This answer is in response to edits and clarifications on the original question, and therefore my original response is to the question as it originally stood.
The Book of Mormon teaches:
All things denote there is a God; yea, even the earth, and all things that are upon the face of it, yea, and its motion, yea, and also all the planets which move in their regular form do witness that there is a Supreme Creator
This passage explicitly indicates that everything which we can see was created by a Supreme Creator. Mormon theology teaches that God is the father of all the spirits of mankind. This is echoed in statements from the church:
One of life’s great questions is “Who am I?” A beloved Primary song helps even little children answer this question. We sing, “I am a child of God, and he has sent me here.” The knowledge that we are children of God provides strength, comfort, and hope.
You are a literal child of God, spiritually begotten in the premortal life. As His child, you can be assured that you have divine, eternal potential and that He will help you in your sincere efforts to reach that potential.
-True to the Faith, "God the Father"
It is clear that in Mormon theology, all things observable to us and all humankind are the offspring of a single entity, God. Additionally, the LDS church teaches the God answers the prayers of all of his children in every religion. Joseph Smith also taught:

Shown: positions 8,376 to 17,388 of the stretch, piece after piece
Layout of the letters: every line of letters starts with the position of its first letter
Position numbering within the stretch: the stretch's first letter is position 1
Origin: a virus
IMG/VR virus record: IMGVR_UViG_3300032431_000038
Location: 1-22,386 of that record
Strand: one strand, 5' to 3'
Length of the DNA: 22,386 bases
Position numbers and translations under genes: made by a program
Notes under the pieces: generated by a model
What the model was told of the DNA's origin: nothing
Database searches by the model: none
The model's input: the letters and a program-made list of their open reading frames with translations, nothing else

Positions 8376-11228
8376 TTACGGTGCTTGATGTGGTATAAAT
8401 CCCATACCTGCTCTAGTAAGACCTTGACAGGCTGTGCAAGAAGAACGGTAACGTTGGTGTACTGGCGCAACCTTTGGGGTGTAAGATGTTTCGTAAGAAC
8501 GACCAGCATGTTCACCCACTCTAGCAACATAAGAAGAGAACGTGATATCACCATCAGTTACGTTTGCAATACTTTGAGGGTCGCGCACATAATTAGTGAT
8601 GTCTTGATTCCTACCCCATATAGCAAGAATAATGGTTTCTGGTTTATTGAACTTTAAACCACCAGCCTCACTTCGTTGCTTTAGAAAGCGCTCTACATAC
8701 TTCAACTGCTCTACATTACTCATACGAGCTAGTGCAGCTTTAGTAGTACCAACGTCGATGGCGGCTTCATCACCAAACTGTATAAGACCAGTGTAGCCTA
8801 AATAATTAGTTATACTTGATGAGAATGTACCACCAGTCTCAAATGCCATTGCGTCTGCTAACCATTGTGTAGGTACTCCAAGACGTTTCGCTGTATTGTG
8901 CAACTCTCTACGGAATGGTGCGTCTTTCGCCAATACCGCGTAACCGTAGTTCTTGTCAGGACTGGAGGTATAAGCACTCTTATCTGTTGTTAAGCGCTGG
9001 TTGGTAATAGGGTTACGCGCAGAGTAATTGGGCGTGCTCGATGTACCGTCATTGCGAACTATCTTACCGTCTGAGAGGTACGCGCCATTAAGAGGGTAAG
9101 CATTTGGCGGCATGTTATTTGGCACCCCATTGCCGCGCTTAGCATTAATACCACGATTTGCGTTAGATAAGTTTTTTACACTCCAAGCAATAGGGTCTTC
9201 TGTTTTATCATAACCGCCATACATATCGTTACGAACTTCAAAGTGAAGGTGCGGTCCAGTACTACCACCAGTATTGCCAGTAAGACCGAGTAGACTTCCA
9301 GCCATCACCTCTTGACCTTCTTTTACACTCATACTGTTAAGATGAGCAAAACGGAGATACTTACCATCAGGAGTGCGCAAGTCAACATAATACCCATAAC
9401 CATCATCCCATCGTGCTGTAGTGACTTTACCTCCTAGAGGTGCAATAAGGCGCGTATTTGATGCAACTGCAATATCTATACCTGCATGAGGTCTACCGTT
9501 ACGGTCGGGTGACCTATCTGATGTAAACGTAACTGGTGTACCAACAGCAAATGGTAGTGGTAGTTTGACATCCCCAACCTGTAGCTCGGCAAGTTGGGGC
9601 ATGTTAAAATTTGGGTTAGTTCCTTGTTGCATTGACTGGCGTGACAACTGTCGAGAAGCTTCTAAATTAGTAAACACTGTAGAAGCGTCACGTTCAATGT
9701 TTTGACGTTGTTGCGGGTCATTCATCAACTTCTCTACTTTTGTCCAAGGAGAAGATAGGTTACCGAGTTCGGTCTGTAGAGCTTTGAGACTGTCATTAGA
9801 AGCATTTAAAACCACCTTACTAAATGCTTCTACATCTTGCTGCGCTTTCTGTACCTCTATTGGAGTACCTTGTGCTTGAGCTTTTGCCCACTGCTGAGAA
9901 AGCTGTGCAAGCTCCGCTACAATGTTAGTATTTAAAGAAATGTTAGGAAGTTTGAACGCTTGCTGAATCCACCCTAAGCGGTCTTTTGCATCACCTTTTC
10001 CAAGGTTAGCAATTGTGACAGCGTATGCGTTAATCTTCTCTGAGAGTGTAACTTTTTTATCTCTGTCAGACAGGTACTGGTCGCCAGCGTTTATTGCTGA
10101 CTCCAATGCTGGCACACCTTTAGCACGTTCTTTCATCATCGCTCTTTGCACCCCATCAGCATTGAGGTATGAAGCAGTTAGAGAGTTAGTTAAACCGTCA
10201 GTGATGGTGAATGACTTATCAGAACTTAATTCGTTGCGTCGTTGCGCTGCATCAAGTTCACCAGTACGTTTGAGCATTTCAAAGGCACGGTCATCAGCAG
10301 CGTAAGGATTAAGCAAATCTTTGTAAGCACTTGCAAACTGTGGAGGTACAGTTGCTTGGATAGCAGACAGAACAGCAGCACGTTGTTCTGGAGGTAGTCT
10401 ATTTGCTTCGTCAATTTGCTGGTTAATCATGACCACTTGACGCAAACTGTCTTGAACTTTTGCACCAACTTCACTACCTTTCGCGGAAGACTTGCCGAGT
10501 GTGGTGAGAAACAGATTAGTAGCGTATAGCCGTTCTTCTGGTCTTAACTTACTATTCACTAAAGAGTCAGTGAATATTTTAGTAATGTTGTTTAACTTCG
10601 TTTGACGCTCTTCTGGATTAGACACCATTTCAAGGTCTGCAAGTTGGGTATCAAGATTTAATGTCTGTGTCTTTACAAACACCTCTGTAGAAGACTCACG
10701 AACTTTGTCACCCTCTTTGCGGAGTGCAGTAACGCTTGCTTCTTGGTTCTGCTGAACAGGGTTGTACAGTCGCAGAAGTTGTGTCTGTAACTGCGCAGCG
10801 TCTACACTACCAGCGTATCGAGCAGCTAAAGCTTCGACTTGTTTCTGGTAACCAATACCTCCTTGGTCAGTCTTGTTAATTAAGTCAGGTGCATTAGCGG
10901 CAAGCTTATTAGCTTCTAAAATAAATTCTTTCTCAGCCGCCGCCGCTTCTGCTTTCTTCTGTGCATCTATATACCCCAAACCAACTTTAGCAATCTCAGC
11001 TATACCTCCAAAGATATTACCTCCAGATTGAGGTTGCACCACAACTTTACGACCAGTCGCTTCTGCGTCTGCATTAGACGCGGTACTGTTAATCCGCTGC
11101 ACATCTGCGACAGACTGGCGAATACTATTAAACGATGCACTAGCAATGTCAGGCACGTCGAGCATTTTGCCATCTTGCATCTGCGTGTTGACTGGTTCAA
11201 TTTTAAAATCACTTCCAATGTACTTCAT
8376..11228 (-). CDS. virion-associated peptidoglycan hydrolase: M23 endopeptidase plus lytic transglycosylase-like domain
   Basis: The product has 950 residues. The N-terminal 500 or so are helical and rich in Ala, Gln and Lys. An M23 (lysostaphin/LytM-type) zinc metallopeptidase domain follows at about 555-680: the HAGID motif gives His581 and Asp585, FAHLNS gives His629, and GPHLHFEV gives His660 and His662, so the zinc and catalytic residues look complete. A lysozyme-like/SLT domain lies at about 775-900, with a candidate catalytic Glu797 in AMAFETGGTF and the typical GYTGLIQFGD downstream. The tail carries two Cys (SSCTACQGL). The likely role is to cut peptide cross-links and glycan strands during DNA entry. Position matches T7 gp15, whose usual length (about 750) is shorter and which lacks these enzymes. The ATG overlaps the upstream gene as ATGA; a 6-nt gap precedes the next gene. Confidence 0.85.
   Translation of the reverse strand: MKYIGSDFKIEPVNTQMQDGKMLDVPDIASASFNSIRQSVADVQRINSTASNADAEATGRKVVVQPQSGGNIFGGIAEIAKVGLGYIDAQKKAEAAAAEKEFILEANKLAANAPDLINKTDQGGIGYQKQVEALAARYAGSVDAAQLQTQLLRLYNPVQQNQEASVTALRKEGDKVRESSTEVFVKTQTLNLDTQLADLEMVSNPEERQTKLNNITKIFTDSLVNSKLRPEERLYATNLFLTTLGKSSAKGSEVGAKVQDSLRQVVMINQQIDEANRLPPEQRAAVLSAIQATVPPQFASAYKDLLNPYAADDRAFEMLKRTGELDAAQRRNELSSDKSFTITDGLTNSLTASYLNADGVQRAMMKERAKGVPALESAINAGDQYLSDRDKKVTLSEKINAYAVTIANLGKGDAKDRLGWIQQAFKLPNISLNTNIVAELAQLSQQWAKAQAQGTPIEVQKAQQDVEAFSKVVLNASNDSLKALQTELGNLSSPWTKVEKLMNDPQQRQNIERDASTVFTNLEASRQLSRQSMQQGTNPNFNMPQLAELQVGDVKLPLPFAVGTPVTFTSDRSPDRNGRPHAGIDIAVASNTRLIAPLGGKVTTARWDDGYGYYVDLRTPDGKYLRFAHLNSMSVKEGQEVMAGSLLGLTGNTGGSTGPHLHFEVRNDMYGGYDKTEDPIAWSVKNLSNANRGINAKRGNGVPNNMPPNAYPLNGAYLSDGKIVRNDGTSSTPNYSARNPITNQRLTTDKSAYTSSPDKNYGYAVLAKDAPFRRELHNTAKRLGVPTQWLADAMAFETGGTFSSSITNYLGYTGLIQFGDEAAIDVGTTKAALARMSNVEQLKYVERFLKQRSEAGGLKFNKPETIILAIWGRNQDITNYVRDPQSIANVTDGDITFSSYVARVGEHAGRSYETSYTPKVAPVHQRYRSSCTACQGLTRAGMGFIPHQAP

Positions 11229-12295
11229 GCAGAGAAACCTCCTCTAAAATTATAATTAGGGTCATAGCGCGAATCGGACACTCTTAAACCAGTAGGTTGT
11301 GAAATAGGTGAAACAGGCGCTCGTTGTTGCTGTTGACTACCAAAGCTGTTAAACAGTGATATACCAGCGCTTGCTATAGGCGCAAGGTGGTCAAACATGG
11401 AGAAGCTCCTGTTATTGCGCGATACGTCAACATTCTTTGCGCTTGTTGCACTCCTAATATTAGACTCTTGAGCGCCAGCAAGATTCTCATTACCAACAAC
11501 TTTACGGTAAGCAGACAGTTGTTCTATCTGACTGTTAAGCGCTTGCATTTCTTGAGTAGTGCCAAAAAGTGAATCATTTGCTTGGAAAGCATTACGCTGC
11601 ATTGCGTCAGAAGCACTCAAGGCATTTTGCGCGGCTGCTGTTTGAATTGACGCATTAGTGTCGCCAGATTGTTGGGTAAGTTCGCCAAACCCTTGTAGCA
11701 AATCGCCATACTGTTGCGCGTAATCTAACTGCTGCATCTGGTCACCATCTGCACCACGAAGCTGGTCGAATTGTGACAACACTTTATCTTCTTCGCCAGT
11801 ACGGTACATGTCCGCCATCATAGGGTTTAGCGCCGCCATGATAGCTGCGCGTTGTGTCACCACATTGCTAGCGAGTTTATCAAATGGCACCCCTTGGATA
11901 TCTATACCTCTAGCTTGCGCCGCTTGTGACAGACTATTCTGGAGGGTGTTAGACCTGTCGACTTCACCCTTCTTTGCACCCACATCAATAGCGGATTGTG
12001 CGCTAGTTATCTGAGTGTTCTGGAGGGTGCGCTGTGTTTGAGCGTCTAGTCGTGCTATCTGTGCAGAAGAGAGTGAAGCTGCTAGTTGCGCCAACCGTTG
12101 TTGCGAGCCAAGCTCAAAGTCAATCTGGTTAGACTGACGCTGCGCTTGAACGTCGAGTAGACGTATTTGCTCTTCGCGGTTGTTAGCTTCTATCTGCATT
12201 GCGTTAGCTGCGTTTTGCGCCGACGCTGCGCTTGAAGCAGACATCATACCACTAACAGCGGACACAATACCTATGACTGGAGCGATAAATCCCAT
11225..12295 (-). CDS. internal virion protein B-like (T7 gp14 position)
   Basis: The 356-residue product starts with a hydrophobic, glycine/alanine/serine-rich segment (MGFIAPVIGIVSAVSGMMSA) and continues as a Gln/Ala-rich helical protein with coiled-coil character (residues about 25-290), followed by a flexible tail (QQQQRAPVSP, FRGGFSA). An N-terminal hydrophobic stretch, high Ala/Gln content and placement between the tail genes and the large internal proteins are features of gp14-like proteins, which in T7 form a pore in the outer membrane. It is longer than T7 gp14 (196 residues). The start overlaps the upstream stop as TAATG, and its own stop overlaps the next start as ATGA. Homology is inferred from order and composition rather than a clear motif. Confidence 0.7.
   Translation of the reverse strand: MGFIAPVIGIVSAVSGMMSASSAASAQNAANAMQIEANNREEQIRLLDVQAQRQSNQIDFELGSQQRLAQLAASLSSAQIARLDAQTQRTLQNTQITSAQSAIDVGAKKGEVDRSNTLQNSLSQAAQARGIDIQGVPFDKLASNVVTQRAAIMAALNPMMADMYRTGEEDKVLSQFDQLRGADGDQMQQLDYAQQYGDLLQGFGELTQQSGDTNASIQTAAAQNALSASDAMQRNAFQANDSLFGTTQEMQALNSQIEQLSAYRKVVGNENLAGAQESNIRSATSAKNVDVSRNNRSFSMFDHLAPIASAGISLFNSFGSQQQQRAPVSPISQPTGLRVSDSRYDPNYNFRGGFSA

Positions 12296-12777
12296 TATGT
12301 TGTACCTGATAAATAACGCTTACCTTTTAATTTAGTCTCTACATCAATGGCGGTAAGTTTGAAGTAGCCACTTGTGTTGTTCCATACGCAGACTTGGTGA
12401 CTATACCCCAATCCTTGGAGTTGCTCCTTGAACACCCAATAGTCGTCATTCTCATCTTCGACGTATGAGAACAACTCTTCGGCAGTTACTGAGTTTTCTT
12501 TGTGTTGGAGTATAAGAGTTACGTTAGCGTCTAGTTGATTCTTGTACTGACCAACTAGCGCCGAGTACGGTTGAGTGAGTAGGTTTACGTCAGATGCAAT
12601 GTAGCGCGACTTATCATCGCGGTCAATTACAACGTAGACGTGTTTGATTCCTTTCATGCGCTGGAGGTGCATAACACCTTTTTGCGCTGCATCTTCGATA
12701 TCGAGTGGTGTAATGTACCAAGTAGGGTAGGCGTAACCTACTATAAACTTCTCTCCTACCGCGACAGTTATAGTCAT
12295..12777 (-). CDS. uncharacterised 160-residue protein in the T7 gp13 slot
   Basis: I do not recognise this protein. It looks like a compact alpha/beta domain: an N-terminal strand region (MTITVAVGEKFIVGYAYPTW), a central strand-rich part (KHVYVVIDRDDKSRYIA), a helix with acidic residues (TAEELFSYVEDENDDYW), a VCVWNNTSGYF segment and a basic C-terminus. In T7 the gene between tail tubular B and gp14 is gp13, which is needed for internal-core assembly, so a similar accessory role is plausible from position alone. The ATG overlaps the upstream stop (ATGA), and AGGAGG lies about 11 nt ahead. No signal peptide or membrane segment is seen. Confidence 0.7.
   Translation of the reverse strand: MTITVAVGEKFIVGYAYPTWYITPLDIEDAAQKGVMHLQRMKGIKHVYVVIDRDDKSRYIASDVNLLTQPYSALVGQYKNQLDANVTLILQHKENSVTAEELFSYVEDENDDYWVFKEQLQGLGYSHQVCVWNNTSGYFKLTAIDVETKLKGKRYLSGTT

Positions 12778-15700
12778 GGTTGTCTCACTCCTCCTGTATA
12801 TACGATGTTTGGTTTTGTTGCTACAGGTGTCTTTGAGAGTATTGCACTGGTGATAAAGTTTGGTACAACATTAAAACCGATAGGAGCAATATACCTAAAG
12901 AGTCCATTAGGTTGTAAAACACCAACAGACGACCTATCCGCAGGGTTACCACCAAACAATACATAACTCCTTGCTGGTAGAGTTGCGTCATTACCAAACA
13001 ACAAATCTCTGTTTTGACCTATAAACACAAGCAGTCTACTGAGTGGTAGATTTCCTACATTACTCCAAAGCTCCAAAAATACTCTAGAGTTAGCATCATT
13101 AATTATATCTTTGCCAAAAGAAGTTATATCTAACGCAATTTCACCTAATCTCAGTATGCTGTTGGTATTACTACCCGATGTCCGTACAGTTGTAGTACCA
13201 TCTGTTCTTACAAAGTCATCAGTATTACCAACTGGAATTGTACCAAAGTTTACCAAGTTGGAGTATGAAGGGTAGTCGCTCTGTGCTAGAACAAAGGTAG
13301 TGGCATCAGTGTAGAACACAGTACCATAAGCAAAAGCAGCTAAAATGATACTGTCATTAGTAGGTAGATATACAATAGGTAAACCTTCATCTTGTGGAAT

Could man exercise faith in God so as to obtain eternal life unless he believed that God was no respecter of persons? He could not; because without this idea he could not certainly know that it was his privilege so to do, and in consequence of this doubt his faith could not be sufficiently strong to save him.
-Lectures on Faith, 3
It seems clear from these contexts that Mormon belief is that there is one God who is the God of all which is in the world, and that other religions worship the same God from a Mormon perspective, albeit with some perceived erroneous notions.
For this reason, Mormons spend energy on proselyting. Not to convert them from one god to another, but to teach them the truth as Mormons believe it. To extend the analogy: All that we see is one single department, everyone we know works for the same Boss; there is none other. He is not a respector of persons. We are only aware of the potential existence of other Departments, but know absolutely nothing about them. Our Boss and our department is the only one we worry about.
Mormonism receives much criticism for the doctrine of the plurality of gods, perhaps with good reason. However, there is widepread ignorance as to how it is interpreted inside Mormonism itself. There is several orders of magnitude more Mormon-produced literature on the nature of God, Christ, and our relationship with them than there ever has been on a plurality of gods.